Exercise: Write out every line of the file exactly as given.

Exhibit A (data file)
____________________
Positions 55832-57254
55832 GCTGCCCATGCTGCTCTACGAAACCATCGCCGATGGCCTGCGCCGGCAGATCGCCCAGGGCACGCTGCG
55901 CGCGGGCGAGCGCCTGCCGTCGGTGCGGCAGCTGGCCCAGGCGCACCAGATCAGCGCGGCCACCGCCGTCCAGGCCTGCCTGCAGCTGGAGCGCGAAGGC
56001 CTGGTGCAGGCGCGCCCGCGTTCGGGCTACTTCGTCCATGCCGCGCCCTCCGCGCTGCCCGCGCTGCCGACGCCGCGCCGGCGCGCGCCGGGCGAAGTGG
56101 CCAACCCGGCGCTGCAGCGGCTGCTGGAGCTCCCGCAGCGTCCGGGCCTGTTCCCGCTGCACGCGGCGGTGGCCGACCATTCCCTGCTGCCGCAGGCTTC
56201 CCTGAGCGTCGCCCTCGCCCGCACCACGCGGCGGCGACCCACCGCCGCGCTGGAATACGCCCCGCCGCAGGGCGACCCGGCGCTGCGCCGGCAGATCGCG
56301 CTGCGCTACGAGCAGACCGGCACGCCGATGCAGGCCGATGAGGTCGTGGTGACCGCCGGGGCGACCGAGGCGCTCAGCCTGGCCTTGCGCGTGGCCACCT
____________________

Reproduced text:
Positions 55832-57254
55832 GCTGCCCATGCTGCTCTACGAAACCATCGCCGATGGCCTGCGCCGGCAGATCGCCCAGGGCACGCTGCG
55901 CGCGGGCGAGCGCCTGCCGTCGGTGCGGCAGCTGGCCCAGGCGCACCAGATCAGCGCGGCCACCGCCGTCCAGGCCTGCCTGCAGCTGGAGCGCGAAGGC
56001 CTGGTGCAGGCGCGCCCGCGTTCGGGCTACTTCGTCCATGCCGCGCCCTCCGCGCTGCCCGCGCTGCCGACGCCGCGCCGGCGCGCGCCGGGCGAAGTGG
56101 CCAACCCGGCGCTGCAGCGGCTGCTGGAGCTCCCGCAGCGTCCGGGCCTGTTCCCGCTGCACGCGGCGGTGGCCGACCATTCCCTGCTGCCGCAGGCTTC
56201 CCTGAGCGTCGCCCTCGCCCGCACCACGCGGCGGCGACCCACCGCCGCGCTGGAATACGCCCCGCCGCAGGGCGACCCGGCGCTGCGCCGGCAGATCGCG
56301 CTGCGCTACGAGCAGACCGGCACGCCGATGCAGGCCGATGAGGTCGTGGTGACCGCCGGGGCGACCGAGGCGCTCAGCCTGGCCTTGCGCGTGGCCACCT